L1 Reading Habits of Young Emirati Women from the East Coast

Abstract

“The Arab Reader is Dead!” proclaimed a life-size gravestone above a mock grave at the Beirut International Book Fair a few years ago. Hyperbole though this may be, there is certainly widespread concern among Arab intellectuals that Arabs do not read. This view is shared by many English teachers in this part of the world, although some (such as Williams, 2006) warn against assuming that it is true for all Arab learners.

Individuals differ in their approach to reading based on their personal experiences at home or at school as well as their cultural background (Aebersold & Field, 1997; King, 1986). An important feature of teaching is to be sensitive to the cultural patterns of foreign students (Patil, 2007). Singhal (1998) relates this specifically to the teaching of reading, saying “it is therefore important teachers know as much as possible about the cultural, linguistic and educational backgrounds of their readers since many of these factors influence reading in an L2 context.”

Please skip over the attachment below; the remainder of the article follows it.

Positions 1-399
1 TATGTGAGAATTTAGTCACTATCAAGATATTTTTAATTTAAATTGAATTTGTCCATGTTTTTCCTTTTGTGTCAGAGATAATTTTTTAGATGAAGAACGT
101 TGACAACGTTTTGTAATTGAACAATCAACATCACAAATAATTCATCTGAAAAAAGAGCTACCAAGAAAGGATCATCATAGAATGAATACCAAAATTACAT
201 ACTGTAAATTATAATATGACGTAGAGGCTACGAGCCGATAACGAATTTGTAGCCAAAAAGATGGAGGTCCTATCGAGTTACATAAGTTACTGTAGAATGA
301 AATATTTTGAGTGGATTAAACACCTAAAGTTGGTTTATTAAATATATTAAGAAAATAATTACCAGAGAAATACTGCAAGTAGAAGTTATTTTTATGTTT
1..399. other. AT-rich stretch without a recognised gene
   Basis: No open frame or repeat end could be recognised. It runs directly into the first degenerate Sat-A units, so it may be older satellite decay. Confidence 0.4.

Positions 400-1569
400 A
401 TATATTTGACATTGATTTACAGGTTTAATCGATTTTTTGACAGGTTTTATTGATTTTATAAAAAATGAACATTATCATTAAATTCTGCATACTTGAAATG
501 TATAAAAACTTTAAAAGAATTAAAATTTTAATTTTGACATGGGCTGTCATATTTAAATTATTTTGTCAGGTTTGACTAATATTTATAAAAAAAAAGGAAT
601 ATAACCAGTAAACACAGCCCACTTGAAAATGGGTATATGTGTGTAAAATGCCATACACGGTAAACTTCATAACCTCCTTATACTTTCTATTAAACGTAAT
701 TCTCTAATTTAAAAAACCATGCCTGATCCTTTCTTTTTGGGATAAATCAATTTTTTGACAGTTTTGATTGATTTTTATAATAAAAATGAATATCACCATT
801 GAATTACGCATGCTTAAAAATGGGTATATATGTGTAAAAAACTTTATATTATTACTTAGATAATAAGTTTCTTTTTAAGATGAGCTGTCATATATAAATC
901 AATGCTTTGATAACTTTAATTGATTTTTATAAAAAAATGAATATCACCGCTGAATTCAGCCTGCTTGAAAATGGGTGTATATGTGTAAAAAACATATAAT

Therefore we attempted to ascertain how far the prevailing stereotype of a non-reading Arab is true of our students at Fujairah Women’s College. In order to gain insight into the reading habits in their L1 and how much reading they have been exposed to in their daily lives while growing up, we distributed a questionnaire to all students in the 2008 cohorts of Diploma Foundations and Higher Diploma Foundations (482 respondents in all). We also carried out supplementary interviews with six students. This article firstly discusses the idea that Arabs do not read, and then presents the results of our survey. Finally it makes brief suggestions of some areas to consider when developing a reading programme.

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